LONDON, England (CNN) -- Over the past 200 years, the treatment of wounded soldiers on the battlefield has changed dramatically, leading to higher survival rates than ever before.
Trench warfare of the 20th century and high-tech industrialization of war, also meant horrific new injuries.
During the Napoleonic wars at the beginning of the 19th century, poor hygiene and a lack of antibiotics, meant many more soldiers died of disease than wounds.
The lack of mobile and field hospitals meant it could take days to get a wounded soldier to a hospital where they could be tended to.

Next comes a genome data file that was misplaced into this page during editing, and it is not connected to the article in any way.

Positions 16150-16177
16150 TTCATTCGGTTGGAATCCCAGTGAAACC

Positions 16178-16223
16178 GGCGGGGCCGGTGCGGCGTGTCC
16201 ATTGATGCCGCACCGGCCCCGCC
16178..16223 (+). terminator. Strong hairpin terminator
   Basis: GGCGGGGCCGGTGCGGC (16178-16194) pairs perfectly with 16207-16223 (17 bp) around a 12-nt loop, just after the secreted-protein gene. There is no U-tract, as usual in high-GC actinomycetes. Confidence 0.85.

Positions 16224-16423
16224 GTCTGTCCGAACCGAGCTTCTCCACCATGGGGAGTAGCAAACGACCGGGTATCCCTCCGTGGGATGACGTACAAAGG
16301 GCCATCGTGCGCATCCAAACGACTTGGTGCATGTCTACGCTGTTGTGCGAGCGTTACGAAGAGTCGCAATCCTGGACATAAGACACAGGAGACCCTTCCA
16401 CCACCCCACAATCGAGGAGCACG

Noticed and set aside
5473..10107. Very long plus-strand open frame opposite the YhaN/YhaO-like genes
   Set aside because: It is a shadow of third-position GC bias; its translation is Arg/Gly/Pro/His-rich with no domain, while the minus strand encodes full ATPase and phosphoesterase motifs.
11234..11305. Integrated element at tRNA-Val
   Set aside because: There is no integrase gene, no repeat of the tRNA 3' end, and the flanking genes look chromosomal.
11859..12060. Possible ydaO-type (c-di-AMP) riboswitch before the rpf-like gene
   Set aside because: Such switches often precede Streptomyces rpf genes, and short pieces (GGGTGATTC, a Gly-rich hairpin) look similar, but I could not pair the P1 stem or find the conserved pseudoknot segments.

It took just over a century for armies to realize that it is the treatment a soldier receives immediately after wounding that is crucial in the fight to save their life.
The concept of the "golden hour" -- that treatment in the first hour after wounding often means the difference between life and death -- was later reduced to the "platinum 10 minutes."
Despite a better understanding of trauma injuries, the high-tech industrialization of war in the 20th Century brought with it new, and more horrific injuries.
Demand for improved life-saving technologies followed: The world's first blood banks and plastic surgery are just two examples of important advances in military medicine that later changed emergency trauma care for the wider public.
As 21st Century wars become ever more complicated, the medical profession races to keep up with technological improvements including blood-clotting bandages and robot doctors.
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